I came home from a bad weekend. You know the kind—restless, slow, and somehow exhausting. Every so often, I waste a whole weekend agonizing over every decision I’ve ever made. I question whether I have one smidgen of talent and contemplate giving up altogether. So I came home from one of those weekends to find them lying by the front door: my high school journals.
I thought at first it must be a sick joke. I’d been thinking about them lately and semi hoping I’d never see them again. But no. There they were, double-wrapped and pristine as though cryogenically sealing my embarrassing teenage mind. For whatever reason, my high school first sent them to my dad, who then had one of his secretaries forward them to me. I haven’t spoken to my father in months, so there was the initial pang of seeing a package from him, but that’s another story.
You have to know something about the atmosphere in which I wrote these journals. The school I went to, nestled in the Santa Ynez Valley, made up of half boarders and half day students, sent us on intense backpacking trips. Not day hikes through manicured woods, but weeklong treks through the Sierras, each one of us carrying 40-pound packs on our backs. We’d spend days hiking from one campsite to another, coming up with games to keep our minds occupied and off the blisters on our feet. Did we all have drug problems to warrant a tech-free, toilet-free week in nature? No. Were we privileged? Very.
Toward the end of the trip, we’d have anywhere from a few hours to a full day left alone to self-reflect in solitude. Because we were still in school after all, we’d have our journals to write in and prompts to address. And because I was one of those straight-A types who couldn’t turn down extra credit if I wanted to, I answered those prompts like there was some right answer.
Where do you see yourself in four years when you receive this journal?
Where do you see yourself in 10 years?
Because I wanted to get an 4.0 GPA in life, naturally I wanted to graduate early from the best college, be a lawyer, make lots of money, and change the world. I was sixteen at the time, so you can imagine how little I knew. How could I know that by 24 I’d end up living with the love of my life, broke, and scared shitless? If my life had gone according to plan, I’d be alone by now—conventionally successful, possibly—but very much alone. I know now better than I did then that you can only plan and prepare so much before those expectations get in the way of living. These days, I exist one hundred percent outside of my comfort zone and hopefully stronger for it.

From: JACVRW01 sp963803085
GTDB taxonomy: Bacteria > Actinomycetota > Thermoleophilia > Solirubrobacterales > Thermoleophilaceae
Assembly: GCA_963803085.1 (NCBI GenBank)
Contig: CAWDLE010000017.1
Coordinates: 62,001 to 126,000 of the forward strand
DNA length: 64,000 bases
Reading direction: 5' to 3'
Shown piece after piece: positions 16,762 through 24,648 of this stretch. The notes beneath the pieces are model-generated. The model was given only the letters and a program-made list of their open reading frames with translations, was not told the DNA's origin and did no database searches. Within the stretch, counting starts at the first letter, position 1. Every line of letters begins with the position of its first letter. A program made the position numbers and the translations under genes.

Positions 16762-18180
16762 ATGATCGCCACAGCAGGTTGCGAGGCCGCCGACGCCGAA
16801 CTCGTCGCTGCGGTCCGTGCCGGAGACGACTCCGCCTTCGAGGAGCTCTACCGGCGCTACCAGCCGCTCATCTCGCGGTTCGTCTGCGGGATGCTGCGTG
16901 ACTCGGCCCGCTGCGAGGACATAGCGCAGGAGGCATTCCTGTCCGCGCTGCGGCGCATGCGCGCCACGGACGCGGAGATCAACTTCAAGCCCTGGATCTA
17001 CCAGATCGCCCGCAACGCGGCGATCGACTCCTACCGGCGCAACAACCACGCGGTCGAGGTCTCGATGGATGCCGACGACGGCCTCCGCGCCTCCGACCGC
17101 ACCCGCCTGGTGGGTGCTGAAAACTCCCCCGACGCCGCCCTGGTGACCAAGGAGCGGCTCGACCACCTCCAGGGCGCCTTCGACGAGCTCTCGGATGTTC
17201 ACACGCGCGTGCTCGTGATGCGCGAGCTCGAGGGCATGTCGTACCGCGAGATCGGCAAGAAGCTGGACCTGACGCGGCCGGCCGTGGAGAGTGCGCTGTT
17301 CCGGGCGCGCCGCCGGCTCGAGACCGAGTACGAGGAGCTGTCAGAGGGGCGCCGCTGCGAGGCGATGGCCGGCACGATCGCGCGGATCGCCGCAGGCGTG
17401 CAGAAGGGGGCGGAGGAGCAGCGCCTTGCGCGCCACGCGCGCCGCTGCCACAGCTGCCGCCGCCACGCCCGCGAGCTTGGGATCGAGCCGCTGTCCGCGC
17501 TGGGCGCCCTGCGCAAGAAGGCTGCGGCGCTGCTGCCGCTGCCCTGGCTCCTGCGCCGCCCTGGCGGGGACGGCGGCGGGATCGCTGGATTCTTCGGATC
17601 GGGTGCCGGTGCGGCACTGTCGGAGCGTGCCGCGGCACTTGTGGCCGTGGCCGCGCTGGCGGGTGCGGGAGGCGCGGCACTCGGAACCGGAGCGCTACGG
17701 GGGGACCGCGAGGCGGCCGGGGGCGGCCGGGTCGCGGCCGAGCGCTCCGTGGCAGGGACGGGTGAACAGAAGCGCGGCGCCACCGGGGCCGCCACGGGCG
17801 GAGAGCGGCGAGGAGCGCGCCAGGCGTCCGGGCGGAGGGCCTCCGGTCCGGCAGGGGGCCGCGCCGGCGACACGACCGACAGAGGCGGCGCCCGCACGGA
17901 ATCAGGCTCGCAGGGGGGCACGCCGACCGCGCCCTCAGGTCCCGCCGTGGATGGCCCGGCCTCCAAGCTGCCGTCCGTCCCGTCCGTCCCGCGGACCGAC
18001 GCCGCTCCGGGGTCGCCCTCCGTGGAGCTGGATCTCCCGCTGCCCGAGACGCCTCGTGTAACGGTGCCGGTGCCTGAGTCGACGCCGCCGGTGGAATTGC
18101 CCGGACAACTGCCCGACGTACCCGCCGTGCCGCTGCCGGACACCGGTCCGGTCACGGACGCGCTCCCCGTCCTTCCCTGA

Still, there’s something unsettling about revisiting the dreams I used to have. I distinctly remember feeling insincere as I wrote them. As I wrote down everything I hoped to achieve in my too-perfect script, something felt off. My own words read like a rigid instruction manual. I couldn’t relax and write something honest even if it was just for my eyes only. I remember feeling sad about that, that I couldn’t be comfortable with myself. I remember being aware of that much but unequipped with the tools or experience to do anything about it.
To clarify, I did not have a great time in high school. A straight-A student, student government president, and conventionally pretty, most people probably assumed I had all my shit together. The truth is I felt more like an anxious butterball of fear and self-loathing. Or, who knows! Maybe they saw right through my polished veneer to the lonely little dweeb I really was.
As of today, I’ve strayed so far from that little dweeb’s plans. I’m not braving a lucrative, demanding corporate career until I finally decide to call myself a writer. I’m leaping into that right now with no money and no concrete plan. Maybe there’s some small part of me that worries my little me might be right. Maybe I should have settled into something more stable and put away my dreams for when I had a retirement plan and a responsible amount of savings to fall back on.
I’ll admit it feels weird to be threatened by my younger self. That naïve, arrogant girl who thinks SAT scores actually matter? That’s not me. That must be some other girl. I feel sorry for her. I don’t envy her in the same way I hope to look back ten years from now and not envy current myself. I guess that’s the way it goes if you’re doing anything right.
What do you think, dear reader? Should I read my old high school journals or not? Or, better yet, who cares? I could burn them for symbolic purposes and I’d only be superficially changed. My mind will continue to construct stories that suit me better in the present than they did in the past. The hard part is pretending my old mindset doesn’t still have a hold on my new one.